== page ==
HOLLIDAYSBURG – A Blair County judge has dismissed a conspiracy to commit robbery charges filed last year against the Rochester, NY teenager who was leading area police in a high-speed chase and crashed near Tipton.
President Judge Elizabeth Doyle’s recent ruling prompted Blair County District Attorney Pete Weeks to appeal to the state Superior Court seeking a quashing of Doyle’s sentence.
Weeks said the charges Doyle dismissed were the ones that brought Zavion T. Little’s criminal case to an adult court where his case was to be tried.
Before arriving in Blair County, Little was the person who stabbed a Rochester, NY man multiple times and stole his vehicle.
Defense attorney Kristen Anastasi, who has attempted to bring the Little’s Blair County charges to juvenile court, had asked Doyle to dismiss the criminal conspiracy to commit robbery – a second-degree felony – because there was no evidence Little intended to carry out more robberies.
If the Supreme Court agrees and upholds Doyle’s ruling, Little’s additional charges — stolen property, fleeing an officer, escape, reckless endangerment, reckless driving and summary traffic offenses — are likely to be tried in the county’s juvenile court.
Little, who was 16 at the time of the crash on May 28, 2022, is currently 17. Based on previous courtroom testimonies, Little is being held in a juvenile facility in New York, where he also faces criminal charges.
In addition to stabbing a man and stealing his vehicle, Little and co-defendant Adam Levert, also of Rochester, NY, were charged with stealing a second vehicle in Ellicottville, NY and driving it en route to the Carolinas in Pennsylvania.
In Blair County, State Police Officer Eric Griswold stopped the teenager’s vehicle, which was traveling at 150 km/h on I-99, and tried to stop the driver – later identified as Little – who got off at 17th Street. But after a brief stop, Little headed north on Valley View Boulevard, through red lights, weaving through traffic and going at speeds of up to 130 miles per hour until he crashed near Tipton.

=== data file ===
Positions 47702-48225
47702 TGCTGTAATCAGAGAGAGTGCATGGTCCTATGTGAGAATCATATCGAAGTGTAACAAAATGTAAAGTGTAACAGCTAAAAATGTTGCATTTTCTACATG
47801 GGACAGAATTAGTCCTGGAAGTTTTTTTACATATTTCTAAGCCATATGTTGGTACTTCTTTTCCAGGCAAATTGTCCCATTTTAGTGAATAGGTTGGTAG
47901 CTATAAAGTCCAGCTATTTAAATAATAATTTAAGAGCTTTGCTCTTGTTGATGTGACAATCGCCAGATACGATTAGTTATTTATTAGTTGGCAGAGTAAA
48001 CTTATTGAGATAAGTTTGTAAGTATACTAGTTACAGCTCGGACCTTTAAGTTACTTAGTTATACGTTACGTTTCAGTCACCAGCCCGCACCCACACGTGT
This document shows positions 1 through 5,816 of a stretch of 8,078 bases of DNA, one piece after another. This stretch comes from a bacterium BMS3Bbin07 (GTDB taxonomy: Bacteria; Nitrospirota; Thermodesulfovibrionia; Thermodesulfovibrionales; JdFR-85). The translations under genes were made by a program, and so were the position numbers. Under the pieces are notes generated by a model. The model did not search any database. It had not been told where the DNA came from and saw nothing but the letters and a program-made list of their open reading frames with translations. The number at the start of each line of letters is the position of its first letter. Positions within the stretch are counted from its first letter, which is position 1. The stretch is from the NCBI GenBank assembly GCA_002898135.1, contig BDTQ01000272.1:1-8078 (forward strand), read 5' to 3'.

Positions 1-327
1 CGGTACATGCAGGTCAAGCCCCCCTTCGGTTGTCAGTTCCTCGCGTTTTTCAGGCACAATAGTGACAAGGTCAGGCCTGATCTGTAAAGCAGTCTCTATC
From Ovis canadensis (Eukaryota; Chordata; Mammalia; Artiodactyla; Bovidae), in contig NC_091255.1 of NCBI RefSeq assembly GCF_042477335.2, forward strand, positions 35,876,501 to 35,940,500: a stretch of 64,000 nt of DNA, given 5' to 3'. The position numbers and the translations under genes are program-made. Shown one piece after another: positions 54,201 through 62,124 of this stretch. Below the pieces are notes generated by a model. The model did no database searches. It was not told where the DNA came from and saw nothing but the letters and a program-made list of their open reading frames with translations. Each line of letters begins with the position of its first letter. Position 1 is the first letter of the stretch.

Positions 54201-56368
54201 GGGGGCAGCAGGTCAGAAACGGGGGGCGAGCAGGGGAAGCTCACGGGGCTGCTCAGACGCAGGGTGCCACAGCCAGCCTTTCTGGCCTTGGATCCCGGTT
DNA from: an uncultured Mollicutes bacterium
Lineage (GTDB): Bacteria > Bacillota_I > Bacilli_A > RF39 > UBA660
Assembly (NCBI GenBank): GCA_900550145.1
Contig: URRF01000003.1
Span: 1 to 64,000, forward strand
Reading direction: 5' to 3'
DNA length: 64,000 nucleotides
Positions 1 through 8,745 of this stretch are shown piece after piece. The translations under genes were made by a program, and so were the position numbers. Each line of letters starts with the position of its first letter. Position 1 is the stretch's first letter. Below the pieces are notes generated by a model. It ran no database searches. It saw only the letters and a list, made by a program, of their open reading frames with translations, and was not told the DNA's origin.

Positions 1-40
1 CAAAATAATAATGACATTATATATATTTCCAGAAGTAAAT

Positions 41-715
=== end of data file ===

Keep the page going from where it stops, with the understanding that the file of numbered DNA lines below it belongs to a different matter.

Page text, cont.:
In her most recent ruling, Doyle acknowledged that Weeks’ position in supporting the criminal conspiracy to commit a robbery was based on the Rochester robbery and belief that Little and Levert intended to continue stealing cars to get to their destination in the Carolinas to get .
However, Doyle found that this belief reflected a misstatement of Griswold’s testimony during a preliminary hearing. The judge said her review of the record indicated that when they decided to steal the second car, Griswold asked Little why he and Levert didn’t steal gas for the empty vehicle. The trooper said Little didn’t give a reason, just saying he did it.
“Although this lack of explanation is viewed as a plan to steal cars instead of gas, which he did not say, it is not a plan that (Little) agreed with his co-defendant to cause (robbery) serious bodily harm Injury to another person in the course of a theft…” Doyle wrote in her judgment.
In her verdict, the judge also pointed out that nobody was physically harmed when the young people stole the second vehicle. They took a parked vehicle with keys inside, which the judge said would be theft, not robbery.
Doyle also acknowledged that the face masks and a machete – found in the stolen car after the teens’ accident – were offered as evidence of intent to continue stealing people’s cars on their way to the Carolinas.
But she disagreed with this conclusion, writing: “This is a strong suspicion and conjecture that these juvenile defendants were malefactors willing to commit any crime in the book.”
During November and December, Doyle heard testimony about Anastasi’s request that Little’s charges be referred to a juvenile court. This matter remains on hold pending review of the appeal by the Superior Court. The court set a deadline of February 21 for the filing of a legal brief in support of the appeal.
Mirror Staff Writer Kay Stephens can be reached at 814-946-7456.